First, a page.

German Chancellor Angela Merkel said Saturday that she finds it frightening that the U.S. sees European car imports as a national security threat.
Merkel expressed her concern that U.S. President Donald Trump might introduce new special trade tariffs on German vehicles as the US Department of Commerce considers imports of European vehicles a national security threat.
Speaking at the Munich Security Conference on Saturday, Merkel said this was a source of alarm for Germany's key automotive sector.
Merkel pointed out that the biggest car plant of German luxury brand BMW was not in Bavaria but in South Carolina, from where it exports vehicles to China.
"All I can say is it would be good if we could resume proper talks with one another," she said at the Munich Security Conference.
A US Commerce Department report has concluded that auto imports threaten national security, setting the stage for possible tariffs by the White House, two people familiar with the matter said Thursday.
The investigation, ordered by President Donald Trump in May, is "positive" with respect to the central question of whether the imports "impair" US national security, said a European auto industry source.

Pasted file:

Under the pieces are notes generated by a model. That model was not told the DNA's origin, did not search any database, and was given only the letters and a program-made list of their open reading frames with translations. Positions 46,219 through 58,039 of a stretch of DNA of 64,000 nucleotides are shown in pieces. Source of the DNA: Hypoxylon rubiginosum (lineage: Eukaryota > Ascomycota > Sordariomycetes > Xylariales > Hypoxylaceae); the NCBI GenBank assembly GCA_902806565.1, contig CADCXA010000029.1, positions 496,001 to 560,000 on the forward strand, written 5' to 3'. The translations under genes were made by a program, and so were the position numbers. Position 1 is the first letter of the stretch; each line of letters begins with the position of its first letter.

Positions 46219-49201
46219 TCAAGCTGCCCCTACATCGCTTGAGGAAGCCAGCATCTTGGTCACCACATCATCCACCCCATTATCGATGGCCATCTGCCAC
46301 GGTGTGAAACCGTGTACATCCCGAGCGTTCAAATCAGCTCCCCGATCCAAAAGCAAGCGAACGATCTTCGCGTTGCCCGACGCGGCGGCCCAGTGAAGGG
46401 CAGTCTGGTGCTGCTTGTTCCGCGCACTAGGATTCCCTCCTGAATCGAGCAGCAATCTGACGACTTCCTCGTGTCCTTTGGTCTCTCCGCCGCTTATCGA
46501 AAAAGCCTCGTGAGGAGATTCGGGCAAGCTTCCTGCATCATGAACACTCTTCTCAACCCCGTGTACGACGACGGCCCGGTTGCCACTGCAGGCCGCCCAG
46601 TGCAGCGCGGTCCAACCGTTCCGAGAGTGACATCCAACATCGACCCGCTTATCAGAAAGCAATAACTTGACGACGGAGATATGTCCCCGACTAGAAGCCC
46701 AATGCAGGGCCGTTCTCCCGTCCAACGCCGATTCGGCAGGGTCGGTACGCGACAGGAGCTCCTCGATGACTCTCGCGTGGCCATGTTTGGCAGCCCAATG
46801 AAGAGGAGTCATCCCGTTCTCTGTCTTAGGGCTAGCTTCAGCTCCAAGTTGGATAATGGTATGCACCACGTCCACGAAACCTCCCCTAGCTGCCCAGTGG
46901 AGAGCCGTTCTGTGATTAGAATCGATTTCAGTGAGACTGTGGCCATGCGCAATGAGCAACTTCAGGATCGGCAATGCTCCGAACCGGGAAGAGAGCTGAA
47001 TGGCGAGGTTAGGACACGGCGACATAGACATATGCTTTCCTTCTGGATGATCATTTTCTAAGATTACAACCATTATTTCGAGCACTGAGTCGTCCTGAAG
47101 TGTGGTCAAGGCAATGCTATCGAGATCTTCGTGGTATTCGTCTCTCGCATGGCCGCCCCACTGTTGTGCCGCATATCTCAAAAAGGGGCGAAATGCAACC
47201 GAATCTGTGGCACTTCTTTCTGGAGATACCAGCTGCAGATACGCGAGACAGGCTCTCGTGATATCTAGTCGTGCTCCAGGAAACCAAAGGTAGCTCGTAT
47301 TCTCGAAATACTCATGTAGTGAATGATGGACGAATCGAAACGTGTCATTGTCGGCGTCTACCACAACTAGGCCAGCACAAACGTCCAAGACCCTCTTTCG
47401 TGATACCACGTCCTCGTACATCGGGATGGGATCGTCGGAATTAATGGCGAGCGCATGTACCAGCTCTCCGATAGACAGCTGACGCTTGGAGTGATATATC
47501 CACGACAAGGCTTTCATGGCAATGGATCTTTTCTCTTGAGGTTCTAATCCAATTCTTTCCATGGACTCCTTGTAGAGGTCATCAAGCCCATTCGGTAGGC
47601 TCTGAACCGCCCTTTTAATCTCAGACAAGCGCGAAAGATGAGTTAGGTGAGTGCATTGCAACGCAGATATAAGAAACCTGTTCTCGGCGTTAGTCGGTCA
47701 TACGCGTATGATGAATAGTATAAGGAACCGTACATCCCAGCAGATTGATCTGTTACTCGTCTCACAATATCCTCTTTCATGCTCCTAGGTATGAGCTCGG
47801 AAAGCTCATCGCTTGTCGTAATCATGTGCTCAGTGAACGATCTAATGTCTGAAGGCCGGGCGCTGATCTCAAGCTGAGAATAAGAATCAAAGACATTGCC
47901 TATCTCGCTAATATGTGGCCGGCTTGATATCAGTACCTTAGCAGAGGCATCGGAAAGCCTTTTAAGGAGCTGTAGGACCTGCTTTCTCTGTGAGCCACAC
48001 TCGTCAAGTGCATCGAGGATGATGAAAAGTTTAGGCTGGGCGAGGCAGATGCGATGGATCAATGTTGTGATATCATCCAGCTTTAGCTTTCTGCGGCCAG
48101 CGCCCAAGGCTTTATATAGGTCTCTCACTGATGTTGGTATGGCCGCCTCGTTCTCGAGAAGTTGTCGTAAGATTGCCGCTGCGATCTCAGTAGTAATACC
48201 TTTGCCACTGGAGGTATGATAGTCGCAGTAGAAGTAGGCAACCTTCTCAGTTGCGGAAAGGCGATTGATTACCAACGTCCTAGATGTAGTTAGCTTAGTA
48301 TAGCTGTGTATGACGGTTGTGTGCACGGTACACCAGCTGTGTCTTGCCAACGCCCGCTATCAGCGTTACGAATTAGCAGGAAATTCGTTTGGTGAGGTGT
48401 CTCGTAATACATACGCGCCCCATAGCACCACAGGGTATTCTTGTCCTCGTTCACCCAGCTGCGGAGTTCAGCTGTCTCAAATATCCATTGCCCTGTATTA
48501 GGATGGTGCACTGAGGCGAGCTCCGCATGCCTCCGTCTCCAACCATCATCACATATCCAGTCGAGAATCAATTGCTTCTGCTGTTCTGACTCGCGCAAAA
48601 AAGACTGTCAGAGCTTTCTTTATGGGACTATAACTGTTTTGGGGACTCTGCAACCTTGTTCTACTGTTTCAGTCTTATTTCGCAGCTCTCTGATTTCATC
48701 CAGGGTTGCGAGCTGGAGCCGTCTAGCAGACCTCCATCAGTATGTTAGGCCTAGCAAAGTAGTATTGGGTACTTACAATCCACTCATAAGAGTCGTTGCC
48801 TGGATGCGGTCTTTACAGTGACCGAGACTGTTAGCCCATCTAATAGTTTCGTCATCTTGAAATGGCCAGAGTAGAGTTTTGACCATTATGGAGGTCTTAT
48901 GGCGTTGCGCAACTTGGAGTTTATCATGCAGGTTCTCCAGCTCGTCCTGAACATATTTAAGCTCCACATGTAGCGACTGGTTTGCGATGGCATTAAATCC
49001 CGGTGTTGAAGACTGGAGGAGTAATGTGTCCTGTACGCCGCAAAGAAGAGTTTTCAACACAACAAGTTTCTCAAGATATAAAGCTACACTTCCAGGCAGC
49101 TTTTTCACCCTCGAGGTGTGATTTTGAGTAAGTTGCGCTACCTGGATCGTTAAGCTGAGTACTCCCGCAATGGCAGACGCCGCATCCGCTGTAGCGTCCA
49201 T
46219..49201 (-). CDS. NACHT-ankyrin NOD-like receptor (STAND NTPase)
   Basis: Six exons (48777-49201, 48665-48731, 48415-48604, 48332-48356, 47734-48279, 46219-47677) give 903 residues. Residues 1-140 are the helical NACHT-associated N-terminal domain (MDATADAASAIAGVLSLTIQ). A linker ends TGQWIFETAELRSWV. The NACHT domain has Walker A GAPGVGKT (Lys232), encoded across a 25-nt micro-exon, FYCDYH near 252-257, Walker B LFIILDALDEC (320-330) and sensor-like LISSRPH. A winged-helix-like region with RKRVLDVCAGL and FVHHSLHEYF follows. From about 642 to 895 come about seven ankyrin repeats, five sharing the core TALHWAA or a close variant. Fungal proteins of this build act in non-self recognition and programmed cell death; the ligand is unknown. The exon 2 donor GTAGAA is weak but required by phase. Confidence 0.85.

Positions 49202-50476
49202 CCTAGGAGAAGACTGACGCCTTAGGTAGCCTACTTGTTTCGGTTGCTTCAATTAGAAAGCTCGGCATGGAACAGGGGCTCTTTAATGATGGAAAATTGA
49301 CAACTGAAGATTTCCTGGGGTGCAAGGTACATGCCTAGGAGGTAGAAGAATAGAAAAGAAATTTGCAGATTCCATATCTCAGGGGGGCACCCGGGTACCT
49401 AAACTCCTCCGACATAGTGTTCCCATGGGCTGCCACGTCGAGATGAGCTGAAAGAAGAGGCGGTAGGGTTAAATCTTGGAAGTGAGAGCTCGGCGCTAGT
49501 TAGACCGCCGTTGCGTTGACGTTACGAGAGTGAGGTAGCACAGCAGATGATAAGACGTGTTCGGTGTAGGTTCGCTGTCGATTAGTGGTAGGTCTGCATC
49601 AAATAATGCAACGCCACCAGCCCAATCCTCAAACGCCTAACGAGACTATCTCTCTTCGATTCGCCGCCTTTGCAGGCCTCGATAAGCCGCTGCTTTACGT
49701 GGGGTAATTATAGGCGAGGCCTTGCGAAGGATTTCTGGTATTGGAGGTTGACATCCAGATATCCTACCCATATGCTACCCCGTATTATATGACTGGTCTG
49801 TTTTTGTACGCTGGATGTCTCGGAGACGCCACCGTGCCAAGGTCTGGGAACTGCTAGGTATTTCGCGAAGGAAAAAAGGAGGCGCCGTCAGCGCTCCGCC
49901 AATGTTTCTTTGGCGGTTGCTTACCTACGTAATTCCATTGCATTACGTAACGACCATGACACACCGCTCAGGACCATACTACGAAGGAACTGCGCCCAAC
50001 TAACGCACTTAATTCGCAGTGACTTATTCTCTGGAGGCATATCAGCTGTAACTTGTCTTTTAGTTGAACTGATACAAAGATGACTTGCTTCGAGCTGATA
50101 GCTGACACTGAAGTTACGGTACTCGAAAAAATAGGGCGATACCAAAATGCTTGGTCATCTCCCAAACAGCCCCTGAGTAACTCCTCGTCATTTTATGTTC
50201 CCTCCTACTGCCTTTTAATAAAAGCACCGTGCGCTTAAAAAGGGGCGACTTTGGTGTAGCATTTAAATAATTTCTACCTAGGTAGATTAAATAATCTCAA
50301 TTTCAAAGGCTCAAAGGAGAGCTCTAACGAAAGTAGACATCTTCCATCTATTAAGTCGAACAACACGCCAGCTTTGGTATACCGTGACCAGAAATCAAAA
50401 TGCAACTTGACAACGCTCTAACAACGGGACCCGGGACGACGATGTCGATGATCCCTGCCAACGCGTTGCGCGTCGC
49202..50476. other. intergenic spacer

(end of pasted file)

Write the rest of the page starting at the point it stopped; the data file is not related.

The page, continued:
"It's going to say that auto imports are a threat to national security," said an official with another auto company.
The report, which is expected to be delivered to the White House by a Sunday deadline, has been seen as a major risk for foreign automakers.
Trump has threatened to slap 25 percent duties on European autos, especially targeting Germany, which he says has harmed the American car industry.
After receiving the report, the US president will have 90 days to decide whether to move ahead with tariffs.
Trump in July reached a trade truce with European Commission President Jean-Claude Juncker, with the two pledging no new tariffs while the negotiations continued.
Brussels has already drawn up a list of 20 billion euros ($22.6 billion) in US exports for retaliatory tariffs should Washington press ahead, the commission's Director-General for Trade Jean-Luc Demarty told the European Parliament last month.